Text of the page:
Justine_Adrian's Personal Name List

Gender: Feminine
Usage: English, Spanish, Italian, Polish, Ancient Germanic
Pronounced: ə-MEE-lee-ə(English) ə-MEEL-yə(English) a-MEH-lya(Spanish, Italian) an-MEH-lya(Polish)
Variant of Amalia, though it is sometimes confused with Emilia, which has a different origin. The name became popular in England after the German House of Hanover came to the British throne in the 18th century - it was borne by daughters of both George II and George III. The author Henry Fielding used it for the title character in his novel Amelia (1751). Another famous bearer was Amelia Earhart (1897-1937), the first woman to make a solo flight over the Atlantic Ocean.

This name experienced a rise in popularity at the end of the 20th century. It was the most popular name for girls in England and Wales from 2011 to 2015.

Gender: Feminine
Usage: English
Pronounced: DEE-drə
Variant of Deirdre.
Gender: Masculine & Feminine
Usage: Scottish, English
Pronounced: JAY-mee
Originally a Lowland Scots diminutive of James. Since the late 19th century it has also been used as a feminine form.
Gender: Masculine
Usage: Irish, English
Pronounced: KEER-ən(English) KEER-awn(English)
Anglicized form of Ciarán.
Gender: Feminine
Usage: Swedish, Norwegian, Danish, German, Polish, Russian, English, Italian, Portuguese, Greek
Other Scripts: Лена(Russian) Λένα(Greek)
Pronounced: LEH-na(Swedish, German, Polish, Italian) LYEH-nə(Russian) LEE-nə(English)
Short form of names ending in lena, such as Helena, Magdalena or Yelena.
Gender: Masculine
Usage: English, Dutch, French, Portuguese, Spanish, Swedish, Danish, Norwegian, Biblical Latin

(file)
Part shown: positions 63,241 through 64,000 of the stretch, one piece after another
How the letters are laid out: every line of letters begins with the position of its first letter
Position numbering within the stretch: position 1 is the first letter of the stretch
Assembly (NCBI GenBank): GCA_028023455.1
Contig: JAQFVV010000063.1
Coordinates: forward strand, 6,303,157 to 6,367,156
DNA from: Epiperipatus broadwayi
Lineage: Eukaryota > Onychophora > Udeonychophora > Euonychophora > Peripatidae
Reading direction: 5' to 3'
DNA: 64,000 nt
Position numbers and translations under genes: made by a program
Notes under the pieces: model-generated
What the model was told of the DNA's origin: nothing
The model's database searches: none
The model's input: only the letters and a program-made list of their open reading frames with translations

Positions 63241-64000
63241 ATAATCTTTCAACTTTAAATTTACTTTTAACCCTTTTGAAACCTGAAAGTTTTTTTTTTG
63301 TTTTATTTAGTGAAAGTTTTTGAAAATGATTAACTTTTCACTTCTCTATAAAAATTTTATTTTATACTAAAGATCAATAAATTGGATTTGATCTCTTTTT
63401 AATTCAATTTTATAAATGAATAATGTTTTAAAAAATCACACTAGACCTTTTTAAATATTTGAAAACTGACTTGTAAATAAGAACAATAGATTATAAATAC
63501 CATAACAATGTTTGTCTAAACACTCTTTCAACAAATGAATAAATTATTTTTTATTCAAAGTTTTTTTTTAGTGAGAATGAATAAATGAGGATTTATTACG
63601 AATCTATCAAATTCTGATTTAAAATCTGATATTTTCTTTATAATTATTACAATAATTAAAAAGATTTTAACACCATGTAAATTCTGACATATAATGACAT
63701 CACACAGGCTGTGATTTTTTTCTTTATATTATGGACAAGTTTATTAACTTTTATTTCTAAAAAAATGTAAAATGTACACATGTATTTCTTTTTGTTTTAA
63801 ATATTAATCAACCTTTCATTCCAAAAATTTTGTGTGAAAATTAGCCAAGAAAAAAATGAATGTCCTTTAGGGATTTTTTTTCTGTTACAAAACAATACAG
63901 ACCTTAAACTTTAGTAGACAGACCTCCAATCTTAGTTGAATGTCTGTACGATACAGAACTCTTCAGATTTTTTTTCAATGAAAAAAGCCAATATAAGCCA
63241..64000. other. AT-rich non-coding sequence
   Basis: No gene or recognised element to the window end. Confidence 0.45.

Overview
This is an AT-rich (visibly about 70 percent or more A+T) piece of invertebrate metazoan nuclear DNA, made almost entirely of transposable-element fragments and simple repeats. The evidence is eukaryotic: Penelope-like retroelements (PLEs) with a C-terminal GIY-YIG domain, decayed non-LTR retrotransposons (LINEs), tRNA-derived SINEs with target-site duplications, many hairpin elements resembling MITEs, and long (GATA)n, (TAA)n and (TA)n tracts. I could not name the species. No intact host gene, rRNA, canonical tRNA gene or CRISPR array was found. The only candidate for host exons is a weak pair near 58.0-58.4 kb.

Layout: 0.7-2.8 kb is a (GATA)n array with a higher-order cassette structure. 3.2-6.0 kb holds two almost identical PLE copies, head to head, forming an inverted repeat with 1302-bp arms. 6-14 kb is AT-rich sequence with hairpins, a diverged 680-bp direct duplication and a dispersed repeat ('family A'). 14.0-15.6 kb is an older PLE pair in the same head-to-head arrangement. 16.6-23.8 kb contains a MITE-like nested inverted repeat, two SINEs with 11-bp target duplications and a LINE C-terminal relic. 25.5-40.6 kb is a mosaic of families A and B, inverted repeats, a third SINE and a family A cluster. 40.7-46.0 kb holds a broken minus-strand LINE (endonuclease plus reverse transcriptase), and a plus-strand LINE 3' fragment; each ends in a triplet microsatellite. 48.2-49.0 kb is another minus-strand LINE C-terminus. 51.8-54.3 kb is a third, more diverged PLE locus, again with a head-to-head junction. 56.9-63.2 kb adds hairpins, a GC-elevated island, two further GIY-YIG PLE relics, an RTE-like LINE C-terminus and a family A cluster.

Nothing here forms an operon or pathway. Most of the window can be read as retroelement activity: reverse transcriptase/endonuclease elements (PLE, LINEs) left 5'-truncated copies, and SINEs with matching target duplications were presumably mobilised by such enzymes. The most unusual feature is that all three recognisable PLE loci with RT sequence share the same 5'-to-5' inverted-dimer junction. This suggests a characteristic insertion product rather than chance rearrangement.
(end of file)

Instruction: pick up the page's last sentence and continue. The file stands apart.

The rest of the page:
Pronounced: LOO-kəs(English) LUY-kahs(Dutch) LUY-KA(French) LOO-kush(European Portuguese) LOO-kus(Brazilian Portuguese) LOO-kas(Spanish, Swedish, Latin)
Latin form of Greek Λουκᾶς (see Luke), as well as the form used in several other languages.
Gender: Feminine
Usage: Western African, Igbo
Means "father's mother" in Igbo. This name is sometimes given to a child when it is believed that she is a reincarnation of her paternal grandmother.
Gender: Feminine
Usage: English, Italian, Spanish, Portuguese
Pronounced: rə-BUR-tə(English) ro-BEHR-ta(Italian, Spanish)
Feminine form of Robert.
Gender: Feminine
Usage: Italian, Czech, Slovak, Romanian, Lithuanian, Slovene, Bulgarian, Macedonian
Other Scripts: Симона(Bulgarian, Macedonian)
Pronounced: see-MO-na(Italian) SI-mo-na(Czech) SEE-maw-na(Slovak)
Feminine form of Simon 1.
Gender: Masculine
Usage: English
Pronounced: TIE-lər
From an English surname meaning "tiler of roofs", derived from Old English tigele "tile". The surname was borne by American president John Tyler (1790-1862).
Gender: Feminine
Usage: Dutch, English
Pronounced: ZO-ee(English)
Dutch form and English variant of Zoe.
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